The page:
By Susan Kohn Ross
In the span of the last 18 months, the topic of corporate compliance programs has gotten considerable attention from the Department of Justice (“DOJ”) and now finally, DOJ has published significant details about how it is likely to measure the sufficiency of any company’s compliance program.
First, some background. In September 2015, the Yates memo was published, see DOJ Sets Its Sights on Officers and Directors for more details. In short, then Deputy Attorney General Yates reminded the DOJ offices nationwide, if a corporation has violated the law, its level of cooperation will be measured, in large part, by whether it provides “all” the relevant details, which means did the company identify the individuals whose actions or inactions resulted in the violations under consideration, and provide supporting documentation to show what happened and how those individuals were involved. If the company did not do so, it does not get full credit under the Sentencing Guidelines. Continue reading “DOJ Defines Compliance”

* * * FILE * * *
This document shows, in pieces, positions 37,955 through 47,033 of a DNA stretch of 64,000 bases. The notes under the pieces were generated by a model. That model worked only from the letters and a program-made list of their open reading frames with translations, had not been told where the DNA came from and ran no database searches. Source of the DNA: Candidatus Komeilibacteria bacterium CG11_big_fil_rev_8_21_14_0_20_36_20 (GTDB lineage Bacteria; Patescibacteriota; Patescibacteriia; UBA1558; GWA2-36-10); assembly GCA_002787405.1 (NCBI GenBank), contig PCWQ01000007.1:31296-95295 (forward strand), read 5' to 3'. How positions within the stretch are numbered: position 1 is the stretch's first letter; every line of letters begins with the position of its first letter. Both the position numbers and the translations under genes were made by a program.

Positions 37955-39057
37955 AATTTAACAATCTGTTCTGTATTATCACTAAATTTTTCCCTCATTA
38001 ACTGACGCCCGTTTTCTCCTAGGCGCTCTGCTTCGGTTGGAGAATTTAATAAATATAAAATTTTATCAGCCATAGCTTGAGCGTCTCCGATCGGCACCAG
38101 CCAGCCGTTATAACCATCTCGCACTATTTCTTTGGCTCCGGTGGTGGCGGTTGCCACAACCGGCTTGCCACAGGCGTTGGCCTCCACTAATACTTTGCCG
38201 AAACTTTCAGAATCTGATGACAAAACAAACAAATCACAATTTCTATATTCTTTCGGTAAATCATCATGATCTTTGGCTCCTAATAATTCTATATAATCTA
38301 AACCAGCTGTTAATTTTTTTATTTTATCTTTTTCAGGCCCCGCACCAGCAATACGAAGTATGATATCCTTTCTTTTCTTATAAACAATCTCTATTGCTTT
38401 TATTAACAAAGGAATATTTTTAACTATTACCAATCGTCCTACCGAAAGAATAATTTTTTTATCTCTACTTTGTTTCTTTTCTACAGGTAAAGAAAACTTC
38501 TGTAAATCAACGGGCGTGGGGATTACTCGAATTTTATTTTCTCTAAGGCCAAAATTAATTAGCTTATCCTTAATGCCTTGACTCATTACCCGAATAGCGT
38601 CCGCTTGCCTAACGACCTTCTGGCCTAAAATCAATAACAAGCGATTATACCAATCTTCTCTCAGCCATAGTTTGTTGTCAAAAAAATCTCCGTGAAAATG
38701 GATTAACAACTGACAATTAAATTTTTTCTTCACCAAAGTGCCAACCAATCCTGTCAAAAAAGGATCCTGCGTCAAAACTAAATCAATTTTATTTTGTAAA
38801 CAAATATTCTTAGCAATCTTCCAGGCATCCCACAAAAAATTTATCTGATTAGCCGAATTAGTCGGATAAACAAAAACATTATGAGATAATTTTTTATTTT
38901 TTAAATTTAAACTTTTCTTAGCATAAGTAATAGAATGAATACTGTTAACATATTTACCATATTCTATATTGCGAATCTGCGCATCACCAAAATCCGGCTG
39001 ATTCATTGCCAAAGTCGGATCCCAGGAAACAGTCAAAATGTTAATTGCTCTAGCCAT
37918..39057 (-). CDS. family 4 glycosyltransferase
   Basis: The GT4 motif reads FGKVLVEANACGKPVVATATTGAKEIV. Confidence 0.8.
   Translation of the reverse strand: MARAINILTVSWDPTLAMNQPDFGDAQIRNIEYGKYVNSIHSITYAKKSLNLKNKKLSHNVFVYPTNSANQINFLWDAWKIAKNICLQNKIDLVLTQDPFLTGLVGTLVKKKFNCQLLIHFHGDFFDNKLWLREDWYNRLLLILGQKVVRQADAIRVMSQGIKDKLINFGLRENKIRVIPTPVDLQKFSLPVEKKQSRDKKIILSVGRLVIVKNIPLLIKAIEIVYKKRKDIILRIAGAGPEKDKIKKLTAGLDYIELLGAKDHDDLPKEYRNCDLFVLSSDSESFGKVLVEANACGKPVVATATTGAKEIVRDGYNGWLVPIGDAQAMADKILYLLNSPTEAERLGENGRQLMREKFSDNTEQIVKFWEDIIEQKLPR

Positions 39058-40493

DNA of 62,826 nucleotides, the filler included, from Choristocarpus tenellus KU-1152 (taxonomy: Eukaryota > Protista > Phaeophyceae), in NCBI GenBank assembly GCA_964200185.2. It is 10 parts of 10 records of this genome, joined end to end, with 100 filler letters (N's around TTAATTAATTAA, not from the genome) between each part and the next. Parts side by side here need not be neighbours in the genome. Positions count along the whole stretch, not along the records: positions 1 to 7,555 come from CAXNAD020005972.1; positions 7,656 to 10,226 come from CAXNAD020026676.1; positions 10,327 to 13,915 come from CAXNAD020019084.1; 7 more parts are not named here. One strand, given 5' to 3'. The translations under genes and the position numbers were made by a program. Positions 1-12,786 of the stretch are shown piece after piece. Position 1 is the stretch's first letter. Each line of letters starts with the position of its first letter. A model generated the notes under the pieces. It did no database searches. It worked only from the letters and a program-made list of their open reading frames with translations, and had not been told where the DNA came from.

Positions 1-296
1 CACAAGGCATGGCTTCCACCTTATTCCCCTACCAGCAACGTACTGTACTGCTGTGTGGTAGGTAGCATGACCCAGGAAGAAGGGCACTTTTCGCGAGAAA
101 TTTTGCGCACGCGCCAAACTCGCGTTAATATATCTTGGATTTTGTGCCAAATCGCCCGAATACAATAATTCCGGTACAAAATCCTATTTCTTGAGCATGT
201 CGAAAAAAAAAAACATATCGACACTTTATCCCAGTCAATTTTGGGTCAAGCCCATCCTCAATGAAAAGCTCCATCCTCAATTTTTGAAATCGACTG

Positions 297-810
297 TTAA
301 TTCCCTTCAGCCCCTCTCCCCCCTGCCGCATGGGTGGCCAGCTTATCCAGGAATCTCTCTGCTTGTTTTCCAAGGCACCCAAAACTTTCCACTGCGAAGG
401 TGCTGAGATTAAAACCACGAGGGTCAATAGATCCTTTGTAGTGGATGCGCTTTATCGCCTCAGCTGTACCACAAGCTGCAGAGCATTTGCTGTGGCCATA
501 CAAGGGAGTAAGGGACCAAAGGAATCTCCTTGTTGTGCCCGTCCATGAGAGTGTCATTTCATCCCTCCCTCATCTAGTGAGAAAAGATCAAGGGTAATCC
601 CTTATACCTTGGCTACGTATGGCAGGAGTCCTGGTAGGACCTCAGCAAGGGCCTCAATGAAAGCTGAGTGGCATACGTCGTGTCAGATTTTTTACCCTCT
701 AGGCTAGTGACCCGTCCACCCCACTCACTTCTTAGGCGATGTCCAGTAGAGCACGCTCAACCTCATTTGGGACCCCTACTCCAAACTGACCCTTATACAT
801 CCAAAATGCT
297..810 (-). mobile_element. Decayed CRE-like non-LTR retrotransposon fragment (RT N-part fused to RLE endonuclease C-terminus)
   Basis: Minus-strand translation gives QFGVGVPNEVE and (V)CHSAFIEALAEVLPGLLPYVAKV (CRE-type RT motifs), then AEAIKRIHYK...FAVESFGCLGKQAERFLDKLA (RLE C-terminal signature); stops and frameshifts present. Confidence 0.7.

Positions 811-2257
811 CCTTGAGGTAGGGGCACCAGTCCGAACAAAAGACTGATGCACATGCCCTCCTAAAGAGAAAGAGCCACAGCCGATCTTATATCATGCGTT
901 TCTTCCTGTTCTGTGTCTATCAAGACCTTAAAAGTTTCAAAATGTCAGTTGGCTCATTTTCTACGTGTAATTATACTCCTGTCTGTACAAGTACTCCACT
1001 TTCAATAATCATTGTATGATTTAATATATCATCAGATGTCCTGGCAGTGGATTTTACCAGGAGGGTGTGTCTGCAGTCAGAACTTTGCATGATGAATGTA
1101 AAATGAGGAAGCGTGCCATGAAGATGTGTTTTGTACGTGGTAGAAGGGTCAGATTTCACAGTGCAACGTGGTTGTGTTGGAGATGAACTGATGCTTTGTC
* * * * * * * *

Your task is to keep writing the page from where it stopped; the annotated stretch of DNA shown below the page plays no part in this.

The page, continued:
By Susan Kohn Ross
In July 2016, the Houston Regulatory Audit office sent a letter to a number of large importers cautioning them to be sure their value declarations were correct, underscoring CBP’s position by pointing recipients to a long list of CBP informed compliance publications, and touting the advantages of correcting any errors by way of a prior disclosure.
Now we see Round 2. In early October 2016, the Agriculture and Prepared Products Center for Excellence and Expertise (“Center”) sent a letter to many fruit and vegetable importers asking more value questions. Specifically, the Center wanted to know:
- Was the importer purchasing his goods or receiving them on consignment?
- Are the parties related?
- From which suppliers is the importer purchasing?
- From which suppliers are the goods received on consignment?
- If on consignment, how are the goods being valued at time of entry?
- Is reconciliation filed? If not, what actions does the company take to determine if the actual cost of goods is more or less than the value declared at time of entry?
It is this last question that ties right into the revenue collection role of Customs and Border Protection (CBP). Is CBP collecting the right amount at time of entry? If the value is too low at time of entry, it must be corrected. Similarly, if it is too high, it should also be corrected. Continue reading “Appraising Produce”